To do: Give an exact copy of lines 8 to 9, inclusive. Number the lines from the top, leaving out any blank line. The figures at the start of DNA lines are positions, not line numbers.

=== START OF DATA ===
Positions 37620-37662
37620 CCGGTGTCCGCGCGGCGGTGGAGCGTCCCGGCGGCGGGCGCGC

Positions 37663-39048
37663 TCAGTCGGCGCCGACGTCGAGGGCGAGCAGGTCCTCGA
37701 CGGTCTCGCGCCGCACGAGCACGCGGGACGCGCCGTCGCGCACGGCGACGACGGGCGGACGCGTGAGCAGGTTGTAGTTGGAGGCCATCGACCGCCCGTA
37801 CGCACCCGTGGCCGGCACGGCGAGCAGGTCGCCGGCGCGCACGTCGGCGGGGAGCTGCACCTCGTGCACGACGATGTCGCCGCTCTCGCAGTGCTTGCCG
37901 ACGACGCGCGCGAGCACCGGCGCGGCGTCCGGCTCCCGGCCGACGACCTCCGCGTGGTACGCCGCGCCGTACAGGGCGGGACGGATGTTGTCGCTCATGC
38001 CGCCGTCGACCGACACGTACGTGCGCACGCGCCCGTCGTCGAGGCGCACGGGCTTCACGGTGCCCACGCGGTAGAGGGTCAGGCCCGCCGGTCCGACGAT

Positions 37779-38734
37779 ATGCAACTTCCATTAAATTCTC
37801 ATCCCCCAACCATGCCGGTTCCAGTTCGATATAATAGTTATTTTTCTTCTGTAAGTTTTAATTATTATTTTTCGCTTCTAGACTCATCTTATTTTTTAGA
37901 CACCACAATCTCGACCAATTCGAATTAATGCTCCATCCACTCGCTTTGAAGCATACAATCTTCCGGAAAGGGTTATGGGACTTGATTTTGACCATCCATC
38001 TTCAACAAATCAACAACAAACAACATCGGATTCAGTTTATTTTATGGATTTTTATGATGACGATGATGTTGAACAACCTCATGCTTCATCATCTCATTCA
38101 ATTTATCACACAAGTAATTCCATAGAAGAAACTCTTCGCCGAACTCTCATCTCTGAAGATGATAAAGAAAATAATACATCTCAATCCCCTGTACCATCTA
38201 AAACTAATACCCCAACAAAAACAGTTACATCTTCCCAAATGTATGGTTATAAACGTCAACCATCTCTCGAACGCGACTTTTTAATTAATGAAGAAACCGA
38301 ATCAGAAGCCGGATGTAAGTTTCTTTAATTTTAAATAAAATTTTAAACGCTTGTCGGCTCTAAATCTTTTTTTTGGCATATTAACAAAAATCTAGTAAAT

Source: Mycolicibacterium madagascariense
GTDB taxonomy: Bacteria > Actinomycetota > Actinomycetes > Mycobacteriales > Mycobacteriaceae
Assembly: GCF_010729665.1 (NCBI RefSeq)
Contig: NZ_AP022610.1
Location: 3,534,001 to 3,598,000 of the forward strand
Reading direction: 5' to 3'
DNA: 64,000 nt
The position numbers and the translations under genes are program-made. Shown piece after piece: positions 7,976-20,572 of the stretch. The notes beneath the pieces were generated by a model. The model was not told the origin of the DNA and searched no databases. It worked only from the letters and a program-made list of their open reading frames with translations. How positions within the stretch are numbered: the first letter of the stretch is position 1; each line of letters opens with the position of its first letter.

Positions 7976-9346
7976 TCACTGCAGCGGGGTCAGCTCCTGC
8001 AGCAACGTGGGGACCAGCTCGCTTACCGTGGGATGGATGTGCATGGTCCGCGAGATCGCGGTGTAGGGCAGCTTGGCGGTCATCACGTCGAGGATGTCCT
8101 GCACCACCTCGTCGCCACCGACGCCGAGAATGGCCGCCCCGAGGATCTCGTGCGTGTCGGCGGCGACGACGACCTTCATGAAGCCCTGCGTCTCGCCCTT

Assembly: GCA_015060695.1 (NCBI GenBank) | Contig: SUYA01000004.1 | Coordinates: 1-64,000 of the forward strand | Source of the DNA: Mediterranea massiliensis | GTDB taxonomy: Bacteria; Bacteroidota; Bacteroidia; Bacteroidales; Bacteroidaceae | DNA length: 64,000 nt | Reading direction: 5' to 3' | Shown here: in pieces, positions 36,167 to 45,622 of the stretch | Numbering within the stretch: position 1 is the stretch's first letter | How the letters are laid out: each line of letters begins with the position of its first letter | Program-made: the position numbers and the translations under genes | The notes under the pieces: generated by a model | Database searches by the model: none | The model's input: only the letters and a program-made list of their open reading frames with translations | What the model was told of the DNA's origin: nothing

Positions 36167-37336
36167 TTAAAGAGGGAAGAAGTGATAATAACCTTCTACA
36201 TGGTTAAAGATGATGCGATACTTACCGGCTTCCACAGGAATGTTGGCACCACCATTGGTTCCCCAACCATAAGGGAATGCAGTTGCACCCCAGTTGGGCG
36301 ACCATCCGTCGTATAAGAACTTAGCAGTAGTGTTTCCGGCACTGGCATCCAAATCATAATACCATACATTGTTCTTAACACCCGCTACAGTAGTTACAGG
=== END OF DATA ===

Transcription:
38001 CGCCGTCGACCGACACGTACGTGCGCACGCGCCCGTCGTCGAGGCGCACGGGCTTCACGGTGCCCACGCGGTAGAGGGTCAGGCCCGCCGGTCCGACGAT

Positions 37779-38734